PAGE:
Back to school: Identifying the individual needs of pupils upon their return to school

Published 25/02/2021

Beecroft Academy is a primary school situated in Dunstable, Bedfordshire with over 400 pupils on roll. Nick Hackett, Headteacher, and Sarah Hughes, Deputy Headteacher, discuss their pupils’ different experiences of remote learning last year and the importance of identifying each pupil’s individual needs upon their return to the classroom.

'Back to Beecroft'

When preparing for the reopening of the school to all pupils last September, it was important for us to consider that each of our pupils had their own different experience of remote learning. This was due to several different factors – such as their parents’ confidence in teaching work that was set, the resources that were available at home, siblings having to share devices or home settings that were just not conducive to learning.

While children of key workers had the benefit of being in school for most of the Summer term, most of our pupils had been at home from March all the way through to September. We knew that we needed to settle these pupils back into school and get them used to the routine again, however, we did not want to go down the route of a ‘recovery’ curriculum. We therefore developed our own 4-5-week plan called ‘Back to Beecroft’.

We began the school day with PSHE-based discussions to get pupils used to communicating with each other again: talking about their experiences and what they hoped school would be like. We expected that concentration levels may have dipped slightly, therefore we started off with short-burst learning activities.

We have always valued the role of reading within our curriculum and were well aware that some pupils struggle to access a range of high quality reading material at home. We therefore increased our focus on reading, by ensuring that children were given daily opportunities to read and to be read to by adults within the school. Meanwhile, maths lessons initially focussed on the core skills. We decided to wait 4-5 weeks before doing any formal assessments with pupils, however, teachers continued to do their own assessment based on observations of pupils around wellbeing, maths and English.

We suspected that the gap between disadvantaged and non-disadvantaged pupils would have grown and found that, in general, this was the case. In some cases, misconceptions had grown from pupils learning independently at home or adopting alternative calculation methods in maths which teachers had to overcome back in the classroom. However, with many pupils, it was as though they had never been away from school.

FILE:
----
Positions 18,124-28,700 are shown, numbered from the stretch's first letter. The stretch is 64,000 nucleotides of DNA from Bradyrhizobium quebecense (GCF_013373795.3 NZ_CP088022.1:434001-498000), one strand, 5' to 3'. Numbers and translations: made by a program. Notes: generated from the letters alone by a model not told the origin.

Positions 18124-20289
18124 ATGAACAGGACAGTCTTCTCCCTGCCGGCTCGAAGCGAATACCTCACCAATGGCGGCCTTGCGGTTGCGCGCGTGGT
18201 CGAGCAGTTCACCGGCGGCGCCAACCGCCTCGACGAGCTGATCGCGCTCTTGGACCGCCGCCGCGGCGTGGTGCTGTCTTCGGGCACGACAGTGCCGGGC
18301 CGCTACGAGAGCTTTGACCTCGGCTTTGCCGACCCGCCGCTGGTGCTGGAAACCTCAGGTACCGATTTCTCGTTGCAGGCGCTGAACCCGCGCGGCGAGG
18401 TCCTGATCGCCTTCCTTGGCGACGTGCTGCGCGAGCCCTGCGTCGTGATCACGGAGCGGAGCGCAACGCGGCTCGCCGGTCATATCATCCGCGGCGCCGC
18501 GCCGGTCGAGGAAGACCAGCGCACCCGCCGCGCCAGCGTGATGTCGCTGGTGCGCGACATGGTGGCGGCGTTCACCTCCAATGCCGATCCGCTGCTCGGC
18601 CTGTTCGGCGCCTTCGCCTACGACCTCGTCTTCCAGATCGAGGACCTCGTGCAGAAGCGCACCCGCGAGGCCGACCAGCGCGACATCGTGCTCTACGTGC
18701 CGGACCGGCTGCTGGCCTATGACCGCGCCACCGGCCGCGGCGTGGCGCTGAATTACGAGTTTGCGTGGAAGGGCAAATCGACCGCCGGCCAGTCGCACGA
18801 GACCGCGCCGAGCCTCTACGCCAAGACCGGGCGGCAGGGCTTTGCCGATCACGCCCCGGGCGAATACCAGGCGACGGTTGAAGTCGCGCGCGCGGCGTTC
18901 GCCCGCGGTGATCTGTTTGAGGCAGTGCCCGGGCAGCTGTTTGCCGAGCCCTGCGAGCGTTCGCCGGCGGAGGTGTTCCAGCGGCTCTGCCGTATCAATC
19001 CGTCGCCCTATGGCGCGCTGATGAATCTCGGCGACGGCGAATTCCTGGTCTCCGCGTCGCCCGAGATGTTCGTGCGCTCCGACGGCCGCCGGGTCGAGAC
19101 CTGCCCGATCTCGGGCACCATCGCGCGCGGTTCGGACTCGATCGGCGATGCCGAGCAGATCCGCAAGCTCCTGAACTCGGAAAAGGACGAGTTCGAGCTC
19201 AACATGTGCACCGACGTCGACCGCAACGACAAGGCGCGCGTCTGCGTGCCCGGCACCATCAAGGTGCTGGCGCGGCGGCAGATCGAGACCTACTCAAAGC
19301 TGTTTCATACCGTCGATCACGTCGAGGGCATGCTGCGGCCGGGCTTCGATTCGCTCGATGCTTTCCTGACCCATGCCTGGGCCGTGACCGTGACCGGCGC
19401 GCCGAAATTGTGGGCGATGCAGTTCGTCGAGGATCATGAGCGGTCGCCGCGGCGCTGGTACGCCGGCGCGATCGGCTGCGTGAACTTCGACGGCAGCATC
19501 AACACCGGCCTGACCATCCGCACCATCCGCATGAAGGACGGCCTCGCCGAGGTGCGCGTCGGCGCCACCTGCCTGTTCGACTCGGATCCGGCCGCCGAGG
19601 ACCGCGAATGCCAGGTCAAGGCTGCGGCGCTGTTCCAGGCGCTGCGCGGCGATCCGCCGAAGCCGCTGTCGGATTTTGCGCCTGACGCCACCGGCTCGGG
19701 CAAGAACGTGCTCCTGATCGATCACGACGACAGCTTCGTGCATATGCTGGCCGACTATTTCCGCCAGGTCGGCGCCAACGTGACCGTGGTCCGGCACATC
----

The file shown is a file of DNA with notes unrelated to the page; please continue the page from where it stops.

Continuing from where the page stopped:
Alongside teaching and learning, the ‘Back to Beecroft’ plan also looked at the pastoral and wellbeing aspect of the return to school. Pupils who may not have been considered vulnerable beforehand were now being flagged by our safeguarding and wellbeing teams due to their experiences at home.

When we moved onto formal assessments, we tested pupils with GL Assessment’s New Group Reading Test (NGRT)New Group Spelling Test (NGST)Progress Test in English (PTE)Progress Test in Maths (PTM) and Pupil Attitudes to Self and School (PASS). We staggered these assessments by administering a different one each week, then we produced a detailed overview of the data for staff and governors. Our key stage leaders then looked at the data in further detail to analyse patterns.

We have always valued the importance of individual pupil data. This year in particular this data proved essential, as it flagged up those pupils that had made progress and those who had dipped at a time when learning over previous months varied so much. We asked teachers to compare this with their observations of what was happening in class and to investigate whether parents were aware of any gaps in learning.

We felt that it was important to look at each of the pupils individually, as their experiences at home were so diverse that we could not be certain what they had learned over this period. We were also unable to determine how much support pupils had from family members with their work. Even under normal circumstances, if we were looking at a group of pupils with the same reading age each child would still differ in terms of their capability and the areas they might need help with.

When feeding back to governors, we found the individual pupil reports and the suggestions for teaching and learning that GL Assessment provide to be extremely valuable and we will continue to use these. As the data can be downloaded and manipulated, this can also be very useful for informing teachers on what to do next with the data.

This term, the remote learning process has been easier for our school to navigate, as we had time to train staff on the software over the Autumn term. We also sent our remote learning plan to parents in advance, so that they knew what this would look like. We therefore have more confidence looking ahead to when all pupils return to the classroom again.

Beecroft Academy is one of our Centres of Assessment Excellence